Donovan Dennis has worked twice as hard to get ready for his sixth attempt at a national Golden Gloves title next week in Indianapolis.

With twice as many downtown Davenport boxing gyms available for workouts, that has been easily accomplished.

Dennis, a 25-year-old Davenport native, will be joined at the national tourney that starts Monday at the Indiana Convention Center by fellow Beasly's Boxing Gym products Travis Thomas and Aaron Robinson.

All three launched their amateur fighting careers at the long-standing Pena's Boxing Club on West 4th Street.

So did Fred Thomas, a 13-year journeyman professional boxer. Pena's also is where the 1995 Davenport North graduate cultivated a dream to open his own gymnasium.

"I have been looking around for a couple of years," said Fred Thomas, 33, who also will work in Indianapolis as an assistant coach for an Iowa team that includes the three Davenport fighters. "You don't get paid doing it. You're trying to help kids."

Alvino Pena, the 79-year-old patriarch of Davenport boxing, has had that same mission over four-plus decades overseeing the Davenport Boxing Club.

He continues to open the gym on schedule weekday afternoons, and Thomas said his mission is not to replace the legendary gym that launched the careers of Michael Nunn and Antwun Echols.

But to accomplish his own dream, he said, he had to strike out on his own.

"I have certain ways that I train and certain things that I do," Thomas said. "I've got to respect Alvino. That's his building. It's like anything else - you want to do something your way, get your own building."

Thomas found an affordable way to make that happen when he talked to Brandon Bea, who owned a vacant building next to his Downtown Pawn Shop at 1037 West 3rd Street. He pays for utilities only there.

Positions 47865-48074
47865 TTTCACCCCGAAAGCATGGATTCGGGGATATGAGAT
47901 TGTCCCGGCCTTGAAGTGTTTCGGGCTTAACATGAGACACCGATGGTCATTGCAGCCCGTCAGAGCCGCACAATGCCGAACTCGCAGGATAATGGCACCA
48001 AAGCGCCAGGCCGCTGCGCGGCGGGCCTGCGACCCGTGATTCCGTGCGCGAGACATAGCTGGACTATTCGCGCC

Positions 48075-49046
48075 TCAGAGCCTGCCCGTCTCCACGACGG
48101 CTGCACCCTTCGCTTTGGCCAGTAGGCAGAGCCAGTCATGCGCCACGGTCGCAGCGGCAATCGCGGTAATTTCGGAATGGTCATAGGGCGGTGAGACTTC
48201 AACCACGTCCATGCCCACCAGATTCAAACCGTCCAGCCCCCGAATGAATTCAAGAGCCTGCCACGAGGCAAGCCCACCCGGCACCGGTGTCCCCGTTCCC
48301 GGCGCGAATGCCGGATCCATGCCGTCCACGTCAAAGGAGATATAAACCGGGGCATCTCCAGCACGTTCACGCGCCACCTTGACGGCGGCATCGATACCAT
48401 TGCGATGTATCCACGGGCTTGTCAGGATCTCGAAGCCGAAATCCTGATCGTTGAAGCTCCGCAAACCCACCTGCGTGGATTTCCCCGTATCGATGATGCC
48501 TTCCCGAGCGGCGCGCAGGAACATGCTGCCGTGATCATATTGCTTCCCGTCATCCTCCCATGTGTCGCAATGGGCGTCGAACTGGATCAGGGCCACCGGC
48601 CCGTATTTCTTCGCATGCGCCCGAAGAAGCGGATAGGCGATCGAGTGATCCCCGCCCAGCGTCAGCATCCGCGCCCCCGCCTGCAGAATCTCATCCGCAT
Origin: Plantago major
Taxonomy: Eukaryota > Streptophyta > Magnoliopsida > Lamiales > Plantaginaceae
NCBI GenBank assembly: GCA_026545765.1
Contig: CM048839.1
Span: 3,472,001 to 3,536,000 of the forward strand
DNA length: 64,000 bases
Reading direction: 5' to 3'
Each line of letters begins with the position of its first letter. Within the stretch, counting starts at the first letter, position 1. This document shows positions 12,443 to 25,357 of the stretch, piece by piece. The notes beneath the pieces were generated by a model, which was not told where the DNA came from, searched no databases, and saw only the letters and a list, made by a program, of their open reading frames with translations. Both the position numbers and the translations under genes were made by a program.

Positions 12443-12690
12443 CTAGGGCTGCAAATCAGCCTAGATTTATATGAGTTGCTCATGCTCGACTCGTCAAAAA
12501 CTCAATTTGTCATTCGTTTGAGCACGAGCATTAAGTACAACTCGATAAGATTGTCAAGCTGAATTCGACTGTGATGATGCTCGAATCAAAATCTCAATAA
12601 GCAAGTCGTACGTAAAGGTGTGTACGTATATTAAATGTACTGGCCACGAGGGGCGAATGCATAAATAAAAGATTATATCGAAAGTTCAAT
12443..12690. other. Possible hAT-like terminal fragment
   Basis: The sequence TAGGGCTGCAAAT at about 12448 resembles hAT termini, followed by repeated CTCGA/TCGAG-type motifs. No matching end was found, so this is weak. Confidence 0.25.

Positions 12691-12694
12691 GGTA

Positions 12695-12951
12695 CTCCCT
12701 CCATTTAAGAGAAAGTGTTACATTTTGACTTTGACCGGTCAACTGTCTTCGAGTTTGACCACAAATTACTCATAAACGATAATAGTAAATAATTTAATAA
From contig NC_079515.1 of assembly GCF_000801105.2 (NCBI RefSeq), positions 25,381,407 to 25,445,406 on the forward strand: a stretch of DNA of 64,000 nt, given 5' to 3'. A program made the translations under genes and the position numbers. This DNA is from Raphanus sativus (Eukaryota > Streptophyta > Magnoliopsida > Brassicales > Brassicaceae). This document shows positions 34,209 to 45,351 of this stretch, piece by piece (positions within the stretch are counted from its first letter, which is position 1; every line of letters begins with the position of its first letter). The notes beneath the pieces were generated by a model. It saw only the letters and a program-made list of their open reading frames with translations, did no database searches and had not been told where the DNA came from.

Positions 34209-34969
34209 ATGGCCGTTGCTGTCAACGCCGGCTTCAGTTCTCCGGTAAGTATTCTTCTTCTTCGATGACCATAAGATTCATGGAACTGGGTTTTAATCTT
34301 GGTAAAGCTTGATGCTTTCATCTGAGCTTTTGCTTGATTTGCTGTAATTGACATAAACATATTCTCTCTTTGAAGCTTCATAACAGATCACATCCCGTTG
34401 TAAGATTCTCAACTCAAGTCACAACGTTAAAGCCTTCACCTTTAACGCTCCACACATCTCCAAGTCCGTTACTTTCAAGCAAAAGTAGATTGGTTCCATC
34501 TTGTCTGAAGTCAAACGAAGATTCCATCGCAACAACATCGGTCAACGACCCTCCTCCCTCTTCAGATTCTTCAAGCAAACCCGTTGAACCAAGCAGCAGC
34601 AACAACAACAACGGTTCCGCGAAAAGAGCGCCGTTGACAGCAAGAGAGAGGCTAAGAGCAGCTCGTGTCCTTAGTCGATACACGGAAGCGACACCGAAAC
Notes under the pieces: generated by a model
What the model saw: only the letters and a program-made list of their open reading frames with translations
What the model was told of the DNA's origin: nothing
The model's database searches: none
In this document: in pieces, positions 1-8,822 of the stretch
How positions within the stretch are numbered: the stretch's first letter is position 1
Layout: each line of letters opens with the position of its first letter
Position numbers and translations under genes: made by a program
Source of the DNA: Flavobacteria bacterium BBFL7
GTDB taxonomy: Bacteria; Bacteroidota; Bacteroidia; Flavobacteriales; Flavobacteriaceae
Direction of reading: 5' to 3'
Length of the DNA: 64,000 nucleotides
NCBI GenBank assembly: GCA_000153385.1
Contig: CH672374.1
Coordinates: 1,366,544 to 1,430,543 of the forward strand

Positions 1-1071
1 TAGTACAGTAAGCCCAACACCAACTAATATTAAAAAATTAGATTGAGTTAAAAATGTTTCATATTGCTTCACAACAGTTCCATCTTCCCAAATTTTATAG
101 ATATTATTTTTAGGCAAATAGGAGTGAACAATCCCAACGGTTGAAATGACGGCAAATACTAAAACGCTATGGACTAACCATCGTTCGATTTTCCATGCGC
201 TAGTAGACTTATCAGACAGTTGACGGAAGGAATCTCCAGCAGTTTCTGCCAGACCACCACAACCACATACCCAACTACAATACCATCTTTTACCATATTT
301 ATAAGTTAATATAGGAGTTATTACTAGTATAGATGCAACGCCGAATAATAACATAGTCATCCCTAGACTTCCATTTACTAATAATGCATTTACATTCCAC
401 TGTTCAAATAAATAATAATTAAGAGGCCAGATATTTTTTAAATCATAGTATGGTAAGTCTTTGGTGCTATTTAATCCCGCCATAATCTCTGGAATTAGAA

"I told him about something I had been trying to do for years with a boxing program for kids," Thomas said of Bea. "He liked the idea. He wanted to do something to give back to the community."

In October, Thomas began cleaning out the upstairs section of the building. He brought in equipment he had been collecting over his 13 years in boxing and made use of weight equipment Bea made available.

He opened the gym that same month and steadily has seen a group of school-aged boxers begin showing up for 4 p.m. sessions, recording an all-time high of 22 on Monday.

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Evenings, older boxers like Dennis, Travis Thomas, 27, and Robinson, 25, take over.

Back in Davenport after an eye-opening debut season under renowned boxing coach Pat Burns with the Miami Gallos of the fledgling World Series of Boxing, Dennis has taken advantage of both hometown gyms.

He works on technique during afternoons at Pena's. At Beasly's - named after a hip-hop clothing shop Bea once operated in the building - the promising heavyweight hits the mitts and the weights and does cardio workouts.

His WSB experience has him feeling as ready as he has ever been to contend for a national title, the Olympic hopeful heavyweight said.

Travis Thomas, who is a state champion Golden Glover for a second straight year, also heads to Indy with high confidence, thanks to one-on-one work with his older brother in the gym he long ago vowed to open.

"If he says he is going to do it, he's going to do it," Travis Thomas said. "He has got his heart and everything into it."

Fred Thomas continues to work as a teacher's aide at Davenport Central High School, but left a job at a local casino to make Beasly's a reality.

Next, he said, he plans to open a learning center, with computers and books, where his young boxers can finish homework before and after training sessions.

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